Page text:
Thursday, May 14, 2015


Reviewed by James Karas

Is it possible to stage Noel Coward’s Hay Fever with a talented actor like Felicity Kendal, directed by an equally talented director like Lindsay Posner and produce a … well, a dud?


The current production now playing at the Duke of York Theatre in London was first performed at the Theatre Royal Bath in August 2014. The set is beautiful, the cast is excellent and there is no reason why it does not work. Yet it does not.

Coward himself said that Hay Fever was “far and away one of the most difficult plays to perform that I have ever encountered.” The difficulty may be in the fact that the rudeness and mistreatment of people is difficult to make amusing.

The Bliss family is eccentric, egocentric, free-spirited and in their own world. Judith (Felicity Kendal), the mother, is a former actress and is flamboyant and theatrical as becomes a star. Her husband David (Simon Shepherd) is a novelist with his own eccentricities. Their children Sorel (Alice Orr-Ewing) and Simon (Edward Franklin) are rude, spoiled brats who have no regard for other people. They do not possess even a  modicum of good manners.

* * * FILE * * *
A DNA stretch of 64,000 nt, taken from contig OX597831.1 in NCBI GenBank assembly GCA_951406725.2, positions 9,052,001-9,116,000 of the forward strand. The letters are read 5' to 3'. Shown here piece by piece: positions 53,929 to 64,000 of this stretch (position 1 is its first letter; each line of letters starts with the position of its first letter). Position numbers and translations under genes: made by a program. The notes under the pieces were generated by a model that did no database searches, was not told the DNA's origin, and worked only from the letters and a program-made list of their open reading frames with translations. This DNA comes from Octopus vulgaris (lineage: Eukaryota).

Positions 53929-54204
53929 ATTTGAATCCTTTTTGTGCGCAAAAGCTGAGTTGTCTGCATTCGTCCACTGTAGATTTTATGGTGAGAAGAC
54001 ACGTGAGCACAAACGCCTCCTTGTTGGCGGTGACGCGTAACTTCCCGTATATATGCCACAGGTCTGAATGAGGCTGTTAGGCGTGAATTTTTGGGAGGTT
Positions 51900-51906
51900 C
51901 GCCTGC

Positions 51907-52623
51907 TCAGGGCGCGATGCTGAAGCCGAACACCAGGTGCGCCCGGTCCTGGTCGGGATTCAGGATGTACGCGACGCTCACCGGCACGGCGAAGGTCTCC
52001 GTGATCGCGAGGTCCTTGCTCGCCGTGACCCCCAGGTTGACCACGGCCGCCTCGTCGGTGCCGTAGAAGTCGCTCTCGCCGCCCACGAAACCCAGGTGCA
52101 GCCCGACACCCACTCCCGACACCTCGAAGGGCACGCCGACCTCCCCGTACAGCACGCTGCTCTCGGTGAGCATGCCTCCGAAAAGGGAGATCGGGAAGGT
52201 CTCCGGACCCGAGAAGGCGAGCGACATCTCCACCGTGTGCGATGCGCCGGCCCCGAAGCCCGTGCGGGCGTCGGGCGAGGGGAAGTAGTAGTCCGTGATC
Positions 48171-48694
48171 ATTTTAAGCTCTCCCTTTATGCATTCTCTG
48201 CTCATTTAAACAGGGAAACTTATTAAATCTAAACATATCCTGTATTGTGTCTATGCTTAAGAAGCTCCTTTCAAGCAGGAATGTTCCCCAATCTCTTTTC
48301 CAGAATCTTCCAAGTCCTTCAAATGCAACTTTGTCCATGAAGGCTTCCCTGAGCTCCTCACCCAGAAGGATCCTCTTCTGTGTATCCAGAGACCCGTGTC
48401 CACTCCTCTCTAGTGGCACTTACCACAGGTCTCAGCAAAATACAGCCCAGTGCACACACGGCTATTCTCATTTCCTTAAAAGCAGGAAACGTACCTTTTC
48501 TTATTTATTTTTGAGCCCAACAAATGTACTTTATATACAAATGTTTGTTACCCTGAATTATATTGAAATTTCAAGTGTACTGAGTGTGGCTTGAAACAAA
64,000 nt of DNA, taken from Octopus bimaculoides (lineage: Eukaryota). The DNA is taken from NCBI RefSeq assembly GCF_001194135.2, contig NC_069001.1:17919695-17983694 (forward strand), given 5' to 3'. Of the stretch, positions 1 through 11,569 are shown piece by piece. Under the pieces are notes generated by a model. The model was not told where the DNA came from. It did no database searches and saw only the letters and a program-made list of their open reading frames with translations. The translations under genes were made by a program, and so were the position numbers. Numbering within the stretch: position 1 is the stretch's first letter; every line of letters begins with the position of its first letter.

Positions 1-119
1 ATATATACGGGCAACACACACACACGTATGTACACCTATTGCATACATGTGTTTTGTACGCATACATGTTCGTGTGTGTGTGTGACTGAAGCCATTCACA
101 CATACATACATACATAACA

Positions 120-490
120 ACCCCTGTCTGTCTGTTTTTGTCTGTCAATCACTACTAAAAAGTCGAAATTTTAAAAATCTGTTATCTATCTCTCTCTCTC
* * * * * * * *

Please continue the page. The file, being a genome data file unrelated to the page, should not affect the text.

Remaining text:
The Blisses have a home in the country beautifully designed by Peter McKintosh and lit by Paul Pyant.    

Each of the Blisses invites a guest for the weekend to their country home without informing the others. Four guests arrive and they are treated with astounding rudeness and callousness. The maid (played by Mossie Smith with almost no laughs) opens the door and immediately slams it in the face of the guests. The guests extend a polite hand to Sorel and Simon and they ignore them and walk away. What should be amusing to the audience as eccentricity comes out as simply and merely offensive.

Michael Simkins as the three-piece-suited diplomat is amusing in his awkwardness and correctness in an embarrassing situation. Edward Kilpatrick as the boxer Sandy is the butt of Judith’s and Sorel’s amusement. Celeste Dodwell as Jackie and Sara Stewart as Myra are more or less helpless victims of the Bliss family.

That is not how things should work. The eccentricity of the Bliss family should be (and in many productions clearly is) a source of humour and not unease for the audience.
Felicity Kendal can and does handle the character of Judith with aplomb but the production as a whole simply misfires and the audience is treated to only a few laughs.

Too bad.

Hay Fever  by Noel Coward continues until August 1, 2015 at the Duke of York’s Theatre, St. Martin’s Lane, London WC2, England.      

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